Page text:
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Marcus Tullius Tiro

57. Tiro, the slave and freedman, deserves a place among the members of Cicero's family because of the intimate terms upon which he lived with all the members of it. He was his master's secretary and accompanied him wherever he went. Cicero's affection for him is evident from the letters of Bk. 16, ad Fam., most of which are letters written to Tiro by Cicero. He was a man of cultivation, and his criticism was of great service to Cicero, who writes to him: tu, qui κανὼν esse meorum scriptorum soles.1 He did some independent literary work in writing a life of his patron,2 in making a collection of his witticisms,3 and in editing a collection of stenographical abbreviations. He apparently wrote some tragedies also.4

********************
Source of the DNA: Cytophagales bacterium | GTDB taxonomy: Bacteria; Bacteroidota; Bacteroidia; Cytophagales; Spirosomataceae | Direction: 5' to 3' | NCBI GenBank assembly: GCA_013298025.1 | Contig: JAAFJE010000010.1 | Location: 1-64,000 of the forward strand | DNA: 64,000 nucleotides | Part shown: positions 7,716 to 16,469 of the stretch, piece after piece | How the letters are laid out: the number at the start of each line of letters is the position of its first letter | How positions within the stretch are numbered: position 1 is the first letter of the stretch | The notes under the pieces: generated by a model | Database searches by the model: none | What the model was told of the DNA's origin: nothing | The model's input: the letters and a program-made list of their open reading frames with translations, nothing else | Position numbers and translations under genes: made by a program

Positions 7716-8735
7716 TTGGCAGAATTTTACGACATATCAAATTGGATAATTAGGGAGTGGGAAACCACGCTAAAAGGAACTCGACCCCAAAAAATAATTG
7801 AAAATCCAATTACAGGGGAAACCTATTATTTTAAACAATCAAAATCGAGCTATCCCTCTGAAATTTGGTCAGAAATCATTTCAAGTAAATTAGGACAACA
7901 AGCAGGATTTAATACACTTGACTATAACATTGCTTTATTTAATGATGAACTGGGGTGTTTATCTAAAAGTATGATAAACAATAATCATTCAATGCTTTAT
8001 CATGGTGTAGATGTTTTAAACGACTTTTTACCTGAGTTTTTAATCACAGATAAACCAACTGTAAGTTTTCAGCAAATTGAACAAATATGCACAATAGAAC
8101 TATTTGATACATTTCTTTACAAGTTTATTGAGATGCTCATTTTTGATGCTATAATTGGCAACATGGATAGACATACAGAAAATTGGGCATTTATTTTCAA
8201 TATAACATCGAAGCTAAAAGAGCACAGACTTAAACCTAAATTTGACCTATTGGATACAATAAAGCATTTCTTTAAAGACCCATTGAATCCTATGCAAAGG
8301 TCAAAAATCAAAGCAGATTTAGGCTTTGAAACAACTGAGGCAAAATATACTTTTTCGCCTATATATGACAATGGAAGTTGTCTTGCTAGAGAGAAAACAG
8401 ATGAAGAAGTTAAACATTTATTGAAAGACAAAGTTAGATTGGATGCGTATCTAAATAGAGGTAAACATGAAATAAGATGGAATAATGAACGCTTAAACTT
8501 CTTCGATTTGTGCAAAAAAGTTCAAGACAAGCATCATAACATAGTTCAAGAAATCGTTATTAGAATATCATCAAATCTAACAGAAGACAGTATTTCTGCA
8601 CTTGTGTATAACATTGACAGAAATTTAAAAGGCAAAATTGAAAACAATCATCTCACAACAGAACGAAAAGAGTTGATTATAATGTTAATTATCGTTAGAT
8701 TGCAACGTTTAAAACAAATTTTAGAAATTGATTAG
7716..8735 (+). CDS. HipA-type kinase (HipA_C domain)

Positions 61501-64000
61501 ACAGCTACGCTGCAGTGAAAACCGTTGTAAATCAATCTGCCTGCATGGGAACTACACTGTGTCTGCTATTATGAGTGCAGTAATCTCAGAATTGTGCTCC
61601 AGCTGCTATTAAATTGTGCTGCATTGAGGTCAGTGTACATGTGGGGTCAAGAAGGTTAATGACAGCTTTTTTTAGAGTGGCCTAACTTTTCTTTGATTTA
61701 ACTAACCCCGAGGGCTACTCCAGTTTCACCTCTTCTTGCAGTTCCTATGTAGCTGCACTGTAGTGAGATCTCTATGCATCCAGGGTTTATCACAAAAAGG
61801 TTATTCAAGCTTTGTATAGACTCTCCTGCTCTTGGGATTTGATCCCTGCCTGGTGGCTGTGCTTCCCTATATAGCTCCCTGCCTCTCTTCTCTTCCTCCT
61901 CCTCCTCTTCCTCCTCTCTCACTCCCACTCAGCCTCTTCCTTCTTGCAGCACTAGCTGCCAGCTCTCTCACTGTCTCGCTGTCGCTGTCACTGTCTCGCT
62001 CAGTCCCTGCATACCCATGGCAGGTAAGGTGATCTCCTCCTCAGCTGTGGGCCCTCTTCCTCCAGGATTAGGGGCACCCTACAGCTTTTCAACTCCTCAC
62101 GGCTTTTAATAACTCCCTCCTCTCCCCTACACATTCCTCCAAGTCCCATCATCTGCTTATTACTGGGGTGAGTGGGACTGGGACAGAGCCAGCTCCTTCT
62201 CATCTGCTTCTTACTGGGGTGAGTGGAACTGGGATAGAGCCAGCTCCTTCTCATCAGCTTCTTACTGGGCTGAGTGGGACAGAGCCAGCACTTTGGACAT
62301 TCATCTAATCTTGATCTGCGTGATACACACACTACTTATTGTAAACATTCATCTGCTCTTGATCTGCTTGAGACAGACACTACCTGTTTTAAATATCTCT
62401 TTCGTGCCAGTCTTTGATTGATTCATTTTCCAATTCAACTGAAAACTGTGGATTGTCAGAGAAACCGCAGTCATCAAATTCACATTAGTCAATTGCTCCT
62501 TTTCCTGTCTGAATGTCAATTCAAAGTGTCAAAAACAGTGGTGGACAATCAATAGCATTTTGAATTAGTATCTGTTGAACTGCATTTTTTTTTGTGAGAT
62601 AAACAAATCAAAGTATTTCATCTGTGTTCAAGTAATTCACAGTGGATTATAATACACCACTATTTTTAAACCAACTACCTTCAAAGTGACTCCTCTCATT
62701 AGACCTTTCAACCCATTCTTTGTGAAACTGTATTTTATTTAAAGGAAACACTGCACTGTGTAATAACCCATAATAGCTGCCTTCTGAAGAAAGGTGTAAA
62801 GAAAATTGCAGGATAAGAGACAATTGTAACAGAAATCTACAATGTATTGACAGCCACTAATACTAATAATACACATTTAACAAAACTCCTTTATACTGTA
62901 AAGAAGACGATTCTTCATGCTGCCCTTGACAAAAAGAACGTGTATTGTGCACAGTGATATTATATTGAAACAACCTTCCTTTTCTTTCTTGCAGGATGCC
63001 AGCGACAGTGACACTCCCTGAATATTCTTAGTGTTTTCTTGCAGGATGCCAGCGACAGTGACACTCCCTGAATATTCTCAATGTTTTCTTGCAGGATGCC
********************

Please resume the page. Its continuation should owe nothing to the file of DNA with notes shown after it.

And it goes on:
1 Fam. 16.17.1.

2 Plut. Cic. 49.

3 Quint. 6.3.5.

4 Fam. 16.18.3.

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